Problems With New Technology In Automobiles

by : Teahupoo

It seems that almost as soon as a new idea gets made reality in the world of automobiles, there is another idea to push that achievement even further than before. We moved from carburetors to fuel injection, added GPS systems, and finally made sure that almost every model comes with automatic transmissions. But, has all that actually been an improvement over the old way of driving? Or has it actually caused more problems than it has fixed? To put it in direct terms, is the increased cost and hassle of new technological gizmos in automobiles worth it?

For instance, in the old days if your car keys were stolen or if you lost them, all you would need to do to get a replacement set made from your spare copy would be to head to your local locksmith, or even to a hardware store that could make copies of keys. But today's cars are equipped with electronic locks that require electronic keys.

To get these replaced, you have to visit the dealership, or one of the select few licensed digital blacksmiths who can make a replacement key for you. Why is this process so difficult? Because, rather than a physical key that turns a tumbler within a lock, new electronic lock systems are code based, with a secret signal held in the key being transmitted to the engine when the key is inserted into the ignition. Only licensed professionals, such as dealers, are allowed to access the code stored on your key, or to make a new key that will transport this information. All of this has lead to a large increase, according to the American Automobile Association, in lock outs and other problems related to misplaced keys.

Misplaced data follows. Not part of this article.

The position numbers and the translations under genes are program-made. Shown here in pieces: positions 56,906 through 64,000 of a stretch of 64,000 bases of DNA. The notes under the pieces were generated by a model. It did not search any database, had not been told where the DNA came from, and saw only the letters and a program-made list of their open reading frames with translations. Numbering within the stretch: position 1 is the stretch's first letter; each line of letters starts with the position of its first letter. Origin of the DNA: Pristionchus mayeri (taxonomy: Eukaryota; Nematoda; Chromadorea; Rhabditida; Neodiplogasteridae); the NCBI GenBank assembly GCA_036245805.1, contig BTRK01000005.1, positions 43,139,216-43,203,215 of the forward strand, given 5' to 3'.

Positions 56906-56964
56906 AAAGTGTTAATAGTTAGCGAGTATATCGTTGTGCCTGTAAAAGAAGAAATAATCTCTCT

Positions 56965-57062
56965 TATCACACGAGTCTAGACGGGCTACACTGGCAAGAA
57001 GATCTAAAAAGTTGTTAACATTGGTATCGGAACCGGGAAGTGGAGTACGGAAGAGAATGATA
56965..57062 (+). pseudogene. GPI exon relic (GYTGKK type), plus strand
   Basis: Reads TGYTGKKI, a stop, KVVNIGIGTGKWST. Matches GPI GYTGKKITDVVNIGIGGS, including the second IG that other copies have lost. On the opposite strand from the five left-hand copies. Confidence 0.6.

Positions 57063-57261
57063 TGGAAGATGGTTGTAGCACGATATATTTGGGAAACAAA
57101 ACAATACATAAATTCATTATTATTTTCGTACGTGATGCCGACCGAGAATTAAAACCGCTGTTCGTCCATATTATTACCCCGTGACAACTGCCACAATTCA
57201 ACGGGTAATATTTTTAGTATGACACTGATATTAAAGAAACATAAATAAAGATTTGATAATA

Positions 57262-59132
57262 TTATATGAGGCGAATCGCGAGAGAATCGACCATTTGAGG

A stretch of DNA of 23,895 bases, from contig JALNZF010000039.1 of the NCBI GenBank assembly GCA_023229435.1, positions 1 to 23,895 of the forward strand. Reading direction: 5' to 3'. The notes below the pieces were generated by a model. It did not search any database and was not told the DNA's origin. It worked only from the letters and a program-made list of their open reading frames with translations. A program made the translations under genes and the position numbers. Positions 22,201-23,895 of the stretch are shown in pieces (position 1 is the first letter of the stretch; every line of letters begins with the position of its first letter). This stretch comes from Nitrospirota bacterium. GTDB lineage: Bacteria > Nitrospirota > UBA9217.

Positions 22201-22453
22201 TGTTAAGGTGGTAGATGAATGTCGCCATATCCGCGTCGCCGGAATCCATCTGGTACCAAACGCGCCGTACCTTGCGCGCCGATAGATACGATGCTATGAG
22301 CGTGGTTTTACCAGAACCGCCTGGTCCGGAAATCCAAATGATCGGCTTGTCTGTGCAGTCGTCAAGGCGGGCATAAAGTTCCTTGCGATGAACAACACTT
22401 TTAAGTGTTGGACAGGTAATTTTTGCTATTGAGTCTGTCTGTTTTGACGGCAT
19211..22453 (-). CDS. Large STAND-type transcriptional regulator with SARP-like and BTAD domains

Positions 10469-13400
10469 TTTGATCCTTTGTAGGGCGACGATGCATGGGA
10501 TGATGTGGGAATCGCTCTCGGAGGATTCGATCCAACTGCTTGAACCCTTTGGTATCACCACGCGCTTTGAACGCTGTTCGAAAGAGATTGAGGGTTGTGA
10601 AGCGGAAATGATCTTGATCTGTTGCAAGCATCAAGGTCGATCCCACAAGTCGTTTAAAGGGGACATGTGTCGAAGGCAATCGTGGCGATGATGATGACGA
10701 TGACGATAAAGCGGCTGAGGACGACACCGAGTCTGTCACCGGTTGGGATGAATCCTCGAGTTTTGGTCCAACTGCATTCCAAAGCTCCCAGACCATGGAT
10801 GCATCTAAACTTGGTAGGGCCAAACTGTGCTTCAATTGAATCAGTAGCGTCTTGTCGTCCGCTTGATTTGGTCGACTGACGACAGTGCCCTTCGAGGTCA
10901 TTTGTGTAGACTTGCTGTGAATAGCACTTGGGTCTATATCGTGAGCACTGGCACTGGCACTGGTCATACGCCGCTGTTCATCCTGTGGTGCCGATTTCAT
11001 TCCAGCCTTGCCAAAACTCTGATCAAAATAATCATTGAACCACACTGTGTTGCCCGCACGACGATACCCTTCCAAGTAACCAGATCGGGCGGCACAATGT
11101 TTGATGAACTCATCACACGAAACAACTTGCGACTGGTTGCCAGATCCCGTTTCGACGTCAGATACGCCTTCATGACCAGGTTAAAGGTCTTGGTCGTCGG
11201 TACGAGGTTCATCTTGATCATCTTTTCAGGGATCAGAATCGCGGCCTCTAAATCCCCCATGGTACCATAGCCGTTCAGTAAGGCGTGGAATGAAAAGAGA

Another problem with computers and electronics that are installed in our vehicles is the simple fact that sometimes they have glitches. Think of the computer you are reading this article on, or about any of the past computers you have used. Can you think of an instance where these electronic devices had a serious problem? You're probably thinking of more than one instance. Now think about your car. How many times has the electronically controlled "service engine soon" light switched on for no reason? And how much did it cost you every visit to the dealer to find out that, in fact, the light was on for no reason?

Now, it would be great if you could simply plug in your car to a computer and that computer could tell you precisely what is wrong with it. But that isn't usually ever the case of how these things work. And, what's more, the added cost makes the scant moments when such a technological achievement occur not worth it. What we need to be asking ourselves is, do we need all this technological junk in our cars?